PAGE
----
The English Civil War (1642-1651) started when Charles I raised his royal standard in Nottingham. The split between Charles and Parliament was such that neither side was willing to back down over the principles that they held and war was inevitable as a way in which all problems could be solved. The country split into those who supported the King and those who supported Parliament – the classic ingredients for a civil war. This blog will record my wargaming journey through the English Civil War using 28mm miniatures.

Saturday, 14 January 2017

Prince Rupert's Blew Regiment of Foote

 
 
 
Colours to the rear!!
 
The Regiment was first raised in 1642 in the county of Somerset by Sir Thomas Lunsford, and was known as Sir Thomas Lunsford's Regiment of Foote. Sir Thomas was captured at the Battle of Edgehill and imprisoned until 1644. His brother Colonel Henry Lunsford then took over command of the regiment until his death during the Siege of Bristol in July 1643.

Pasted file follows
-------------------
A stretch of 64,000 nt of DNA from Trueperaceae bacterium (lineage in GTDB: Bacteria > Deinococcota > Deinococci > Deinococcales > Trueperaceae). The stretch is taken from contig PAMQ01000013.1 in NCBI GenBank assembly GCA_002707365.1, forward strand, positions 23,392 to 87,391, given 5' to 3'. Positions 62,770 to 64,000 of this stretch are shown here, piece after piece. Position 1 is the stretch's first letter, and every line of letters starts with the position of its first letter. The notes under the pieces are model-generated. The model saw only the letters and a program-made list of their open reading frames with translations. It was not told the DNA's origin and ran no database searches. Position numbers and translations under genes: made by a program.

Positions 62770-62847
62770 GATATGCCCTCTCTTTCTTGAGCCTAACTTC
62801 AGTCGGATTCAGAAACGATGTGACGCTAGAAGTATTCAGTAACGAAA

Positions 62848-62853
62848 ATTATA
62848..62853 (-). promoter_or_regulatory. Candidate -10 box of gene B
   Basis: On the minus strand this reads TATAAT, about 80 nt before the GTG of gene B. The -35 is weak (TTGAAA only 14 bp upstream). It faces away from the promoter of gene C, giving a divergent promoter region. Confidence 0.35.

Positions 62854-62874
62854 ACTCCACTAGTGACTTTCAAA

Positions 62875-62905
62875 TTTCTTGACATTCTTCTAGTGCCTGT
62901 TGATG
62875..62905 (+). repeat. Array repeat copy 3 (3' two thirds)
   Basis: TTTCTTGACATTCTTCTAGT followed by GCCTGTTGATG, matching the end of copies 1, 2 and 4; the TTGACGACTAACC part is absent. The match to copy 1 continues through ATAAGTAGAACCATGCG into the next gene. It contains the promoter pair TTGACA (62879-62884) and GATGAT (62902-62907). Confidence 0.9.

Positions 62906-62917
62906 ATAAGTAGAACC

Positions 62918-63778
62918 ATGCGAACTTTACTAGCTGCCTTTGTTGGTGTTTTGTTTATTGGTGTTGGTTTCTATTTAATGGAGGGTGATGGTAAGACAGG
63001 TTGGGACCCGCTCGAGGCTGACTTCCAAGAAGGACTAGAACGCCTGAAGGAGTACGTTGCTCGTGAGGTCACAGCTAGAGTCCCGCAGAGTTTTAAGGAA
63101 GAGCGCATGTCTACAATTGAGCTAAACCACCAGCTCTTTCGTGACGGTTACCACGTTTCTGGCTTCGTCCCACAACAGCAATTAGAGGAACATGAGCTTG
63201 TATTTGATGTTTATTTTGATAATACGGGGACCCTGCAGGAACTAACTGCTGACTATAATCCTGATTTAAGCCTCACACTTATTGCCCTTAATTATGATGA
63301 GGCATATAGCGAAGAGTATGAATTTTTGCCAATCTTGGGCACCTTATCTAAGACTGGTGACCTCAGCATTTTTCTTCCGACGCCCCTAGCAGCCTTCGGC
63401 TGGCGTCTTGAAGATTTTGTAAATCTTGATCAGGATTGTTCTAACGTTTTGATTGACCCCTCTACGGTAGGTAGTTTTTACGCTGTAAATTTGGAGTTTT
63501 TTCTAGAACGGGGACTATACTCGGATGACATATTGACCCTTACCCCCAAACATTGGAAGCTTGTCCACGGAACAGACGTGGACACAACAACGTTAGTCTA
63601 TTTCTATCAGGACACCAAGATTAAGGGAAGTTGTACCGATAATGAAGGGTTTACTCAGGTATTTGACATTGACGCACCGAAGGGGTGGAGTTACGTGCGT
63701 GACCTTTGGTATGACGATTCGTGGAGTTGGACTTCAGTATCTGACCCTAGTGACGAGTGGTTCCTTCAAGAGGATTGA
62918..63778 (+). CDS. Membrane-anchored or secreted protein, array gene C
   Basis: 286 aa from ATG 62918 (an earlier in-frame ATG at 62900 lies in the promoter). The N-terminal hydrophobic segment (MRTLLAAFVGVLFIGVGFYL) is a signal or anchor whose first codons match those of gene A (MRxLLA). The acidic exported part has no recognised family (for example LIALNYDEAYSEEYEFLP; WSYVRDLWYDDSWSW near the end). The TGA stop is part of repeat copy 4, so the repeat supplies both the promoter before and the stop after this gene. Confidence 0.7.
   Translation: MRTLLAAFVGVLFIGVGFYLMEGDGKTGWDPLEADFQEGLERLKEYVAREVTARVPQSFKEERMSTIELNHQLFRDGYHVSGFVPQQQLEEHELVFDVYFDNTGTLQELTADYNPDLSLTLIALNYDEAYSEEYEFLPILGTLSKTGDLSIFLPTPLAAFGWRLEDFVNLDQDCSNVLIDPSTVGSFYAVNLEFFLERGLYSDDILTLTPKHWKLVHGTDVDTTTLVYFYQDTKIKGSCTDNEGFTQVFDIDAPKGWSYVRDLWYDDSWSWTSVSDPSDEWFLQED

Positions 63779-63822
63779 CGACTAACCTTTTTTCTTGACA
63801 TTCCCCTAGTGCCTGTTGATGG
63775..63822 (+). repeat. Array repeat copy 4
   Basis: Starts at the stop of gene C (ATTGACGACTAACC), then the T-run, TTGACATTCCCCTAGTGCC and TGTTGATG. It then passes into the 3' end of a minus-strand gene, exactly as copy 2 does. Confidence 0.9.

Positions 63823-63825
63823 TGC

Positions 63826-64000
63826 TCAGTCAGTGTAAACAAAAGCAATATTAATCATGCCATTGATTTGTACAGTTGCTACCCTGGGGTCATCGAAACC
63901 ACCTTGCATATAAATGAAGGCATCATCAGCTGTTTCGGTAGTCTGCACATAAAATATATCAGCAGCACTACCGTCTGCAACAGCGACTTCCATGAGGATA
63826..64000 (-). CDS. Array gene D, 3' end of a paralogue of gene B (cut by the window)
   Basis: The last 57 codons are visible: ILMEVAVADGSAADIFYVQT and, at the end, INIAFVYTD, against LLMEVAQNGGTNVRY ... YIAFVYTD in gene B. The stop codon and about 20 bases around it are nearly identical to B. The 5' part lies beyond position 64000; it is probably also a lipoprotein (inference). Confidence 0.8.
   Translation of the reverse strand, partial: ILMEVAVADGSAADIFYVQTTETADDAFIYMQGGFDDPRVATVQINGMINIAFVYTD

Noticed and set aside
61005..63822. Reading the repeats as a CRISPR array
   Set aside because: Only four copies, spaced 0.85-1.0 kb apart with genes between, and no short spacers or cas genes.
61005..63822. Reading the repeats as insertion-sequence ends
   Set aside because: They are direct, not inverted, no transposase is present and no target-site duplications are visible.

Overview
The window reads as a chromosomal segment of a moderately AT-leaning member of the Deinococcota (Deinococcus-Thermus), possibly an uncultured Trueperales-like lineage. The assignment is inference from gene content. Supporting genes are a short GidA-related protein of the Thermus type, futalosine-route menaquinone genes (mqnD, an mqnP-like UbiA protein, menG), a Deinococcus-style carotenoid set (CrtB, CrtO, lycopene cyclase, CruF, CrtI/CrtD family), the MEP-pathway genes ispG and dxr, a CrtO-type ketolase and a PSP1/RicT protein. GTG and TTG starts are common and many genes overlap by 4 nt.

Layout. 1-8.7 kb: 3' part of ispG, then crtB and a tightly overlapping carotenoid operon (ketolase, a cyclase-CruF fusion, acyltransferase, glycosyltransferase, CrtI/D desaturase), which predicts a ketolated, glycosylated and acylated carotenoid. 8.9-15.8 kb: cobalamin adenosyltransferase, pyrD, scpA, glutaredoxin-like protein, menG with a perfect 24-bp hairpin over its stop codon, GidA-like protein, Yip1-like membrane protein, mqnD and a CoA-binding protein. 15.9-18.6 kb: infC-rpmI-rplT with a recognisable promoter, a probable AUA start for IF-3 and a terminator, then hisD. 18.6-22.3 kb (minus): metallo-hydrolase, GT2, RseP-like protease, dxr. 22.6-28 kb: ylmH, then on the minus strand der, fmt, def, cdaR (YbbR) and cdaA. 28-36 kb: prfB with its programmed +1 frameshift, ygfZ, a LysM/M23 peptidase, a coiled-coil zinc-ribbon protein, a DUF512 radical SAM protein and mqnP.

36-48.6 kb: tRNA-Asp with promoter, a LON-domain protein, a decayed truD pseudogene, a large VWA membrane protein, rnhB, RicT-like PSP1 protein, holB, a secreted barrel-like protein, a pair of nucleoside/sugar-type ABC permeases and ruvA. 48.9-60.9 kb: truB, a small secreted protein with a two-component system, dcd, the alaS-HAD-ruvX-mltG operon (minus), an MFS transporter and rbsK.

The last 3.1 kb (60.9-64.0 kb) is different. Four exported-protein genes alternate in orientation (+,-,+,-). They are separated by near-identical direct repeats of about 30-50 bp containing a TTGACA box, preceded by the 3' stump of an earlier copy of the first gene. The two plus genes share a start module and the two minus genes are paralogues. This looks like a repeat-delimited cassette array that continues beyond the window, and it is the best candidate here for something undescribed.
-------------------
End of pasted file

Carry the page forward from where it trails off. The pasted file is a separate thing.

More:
Prince Rupert then assumed command as he had been impressed by the regiment's fighting abilities, and appointed John Russell as Lieutenant Colonel to the regiment. The regiment was part of the army taken north by Prince Rupert to Lancashire where it took part in the relief of Lathom House, the stormings of Bolton and Liverpool and then marched across the Pennines with Rupert to the relief of York. They then fought at the Battle of Marston Moor as part of the Forlorn Hope.

In May 1645 they assembled at Evesham as part of the King's Army and were involved in the storming of Leicester - this is where Rupert's men are referred to as Bluecoats in accounts of the fighting. Two weeks later the Bluecoats formed part of the reserve at the Battle of Naseby where the majority of the regiment were slain. The remnants eventually ended up as part of the garrison of Bristol and were disbanded by the King after Rupert surrendered the city.

Prince Rupert's Blew Regiment of Foote website: http://princerupertsblewcoats.weebly.com


2 comments:

  1. Nicely done. A fine regiment, which had an unfortunate fate.

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